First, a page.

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The PowerPC boot wrapper
Copyright (C) Secret Lab Technologies Ltd.
PowerPC image targets compresses and wraps the kernel image (vmlinux) with
a boot wrapper to make it usable by the system firmware. There is no
standard PowerPC firmware interface, so the boot wrapper is designed to
be adaptable for each kind of image that needs to be built.
The boot wrapper can be found in the arch/powerpc/boot/ directory. The
Makefile in that directory has targets for all the available image types.
The different image types are used to support all of the various firmware
interfaces found on PowerPC platforms. OpenFirmware is the most commonly
used firmware type on general purpose PowerPC systems from Apple, IBM and
others. U-Boot is typically found on embedded PowerPC hardware, but there
are a handful of other firmware implementations which are also popular. Each
firmware interface requires a different image format.
The boot wrapper is built from the makefile in arch/powerpc/boot/Makefile and
it uses the wrapper script (arch/powerpc/boot/wrapper) to generate target
image. The details of the build system is discussed in the next section.
Currently, the following image format targets exist:
==================== ========================================================
cuImage.%: Backwards compatible uImage for older version of
U-Boot (for versions that don't understand the device
tree). This image embeds a device tree blob inside
the image. The boot wrapper, kernel and device tree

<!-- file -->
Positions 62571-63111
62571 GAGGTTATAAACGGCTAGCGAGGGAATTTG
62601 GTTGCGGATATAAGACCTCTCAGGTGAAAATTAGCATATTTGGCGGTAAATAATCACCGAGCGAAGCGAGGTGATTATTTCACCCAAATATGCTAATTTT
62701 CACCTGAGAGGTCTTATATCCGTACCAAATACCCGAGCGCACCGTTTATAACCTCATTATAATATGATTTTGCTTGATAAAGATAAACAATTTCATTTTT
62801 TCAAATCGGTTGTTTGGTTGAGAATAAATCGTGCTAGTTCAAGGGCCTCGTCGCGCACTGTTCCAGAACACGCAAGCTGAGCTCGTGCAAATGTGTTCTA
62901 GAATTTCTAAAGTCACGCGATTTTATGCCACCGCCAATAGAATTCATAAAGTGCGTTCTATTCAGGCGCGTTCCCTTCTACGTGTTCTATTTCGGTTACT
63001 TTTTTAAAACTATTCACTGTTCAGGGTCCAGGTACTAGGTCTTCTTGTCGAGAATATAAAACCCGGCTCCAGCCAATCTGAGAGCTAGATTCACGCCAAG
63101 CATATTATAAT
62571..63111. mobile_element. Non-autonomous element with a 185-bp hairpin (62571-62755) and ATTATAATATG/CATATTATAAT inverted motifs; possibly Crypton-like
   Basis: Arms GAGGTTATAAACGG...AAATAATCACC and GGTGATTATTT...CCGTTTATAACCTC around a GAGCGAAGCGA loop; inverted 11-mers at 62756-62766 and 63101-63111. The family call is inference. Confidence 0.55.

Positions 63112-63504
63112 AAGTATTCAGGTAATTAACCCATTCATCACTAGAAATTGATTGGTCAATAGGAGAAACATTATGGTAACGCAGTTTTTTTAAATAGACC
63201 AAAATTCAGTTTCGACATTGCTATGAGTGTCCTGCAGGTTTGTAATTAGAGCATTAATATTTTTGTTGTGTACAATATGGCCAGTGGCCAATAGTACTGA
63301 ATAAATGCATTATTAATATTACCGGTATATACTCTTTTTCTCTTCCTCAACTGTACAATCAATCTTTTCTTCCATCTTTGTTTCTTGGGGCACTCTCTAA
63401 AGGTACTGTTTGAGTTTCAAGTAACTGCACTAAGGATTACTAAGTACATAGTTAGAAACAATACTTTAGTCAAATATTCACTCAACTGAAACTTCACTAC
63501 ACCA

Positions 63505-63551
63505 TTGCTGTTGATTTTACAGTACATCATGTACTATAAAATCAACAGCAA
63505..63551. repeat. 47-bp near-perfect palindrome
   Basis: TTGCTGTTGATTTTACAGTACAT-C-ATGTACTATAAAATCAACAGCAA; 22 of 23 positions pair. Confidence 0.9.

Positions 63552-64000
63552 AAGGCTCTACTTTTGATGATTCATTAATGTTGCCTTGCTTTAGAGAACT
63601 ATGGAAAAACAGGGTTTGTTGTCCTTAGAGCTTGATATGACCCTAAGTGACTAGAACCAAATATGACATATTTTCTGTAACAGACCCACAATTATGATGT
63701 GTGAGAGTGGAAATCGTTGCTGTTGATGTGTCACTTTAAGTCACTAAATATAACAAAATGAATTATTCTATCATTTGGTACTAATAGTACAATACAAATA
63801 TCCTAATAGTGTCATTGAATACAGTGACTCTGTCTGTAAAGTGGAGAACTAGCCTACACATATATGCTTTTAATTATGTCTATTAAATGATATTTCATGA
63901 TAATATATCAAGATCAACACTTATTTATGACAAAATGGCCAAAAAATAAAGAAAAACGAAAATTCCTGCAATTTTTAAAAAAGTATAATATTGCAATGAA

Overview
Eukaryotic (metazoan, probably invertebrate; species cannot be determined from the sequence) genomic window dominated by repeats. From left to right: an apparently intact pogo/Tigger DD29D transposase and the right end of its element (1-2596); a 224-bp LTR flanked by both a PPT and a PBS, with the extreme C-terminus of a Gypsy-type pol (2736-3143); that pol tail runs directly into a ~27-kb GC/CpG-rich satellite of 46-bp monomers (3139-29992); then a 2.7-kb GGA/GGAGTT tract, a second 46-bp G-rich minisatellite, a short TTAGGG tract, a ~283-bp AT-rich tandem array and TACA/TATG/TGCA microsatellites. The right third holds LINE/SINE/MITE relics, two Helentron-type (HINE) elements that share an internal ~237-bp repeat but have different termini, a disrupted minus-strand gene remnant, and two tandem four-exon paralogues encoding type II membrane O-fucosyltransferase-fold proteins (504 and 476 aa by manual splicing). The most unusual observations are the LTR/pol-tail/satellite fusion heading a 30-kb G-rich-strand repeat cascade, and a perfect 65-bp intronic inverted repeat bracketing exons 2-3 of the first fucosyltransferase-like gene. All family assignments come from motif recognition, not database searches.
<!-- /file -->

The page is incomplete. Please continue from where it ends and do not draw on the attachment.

are all embedded inside the U-Boot uImage file format
with boot wrapper code that extracts data from the old
bd_info structure and loads the data into the device
tree before jumping into the kernel.
Because of the series of #ifdefs found in the
bd_info structure used in the old U-Boot interfaces,
cuImages are platform specific. Each specific
U-Boot platform has a different platform init file
which populates the embedded device tree with data
from the platform specific bd_info file. The platform
specific cuImage platform init code can be found in
`arch/powerpc/boot/cuboot.*.c`. Selection of the correct
cuImage init code for a specific board can be found in
the wrapper structure.
dtbImage.%: Similar to zImage, except device tree blob is embedded
inside the image instead of provided by firmware. The
output image file can be either an elf file or a flat
binary depending on the platform.
dtbImages are used on systems which do not have an
interface for passing a device tree directly.
dtbImages are similar to simpleImages except that
dtbImages have platform specific code for extracting
data from the board firmware, but simpleImages do not
talk to the firmware at all.
PlayStation 3 support uses dtbImage. So do Embedded
Planet boards using the PlanetCore firmware. Board
specific initialization code is typically found in a
file named arch/powerpc/boot/<platform>.c; but this
can be overridden by the wrapper script.
simpleImage.%: Firmware independent compressed image that does not
depend on any particular firmware interface and embeds
a device tree blob. This image is a flat binary that
can be loaded to any location in RAM and jumped to.
Firmware cannot pass any configuration data to the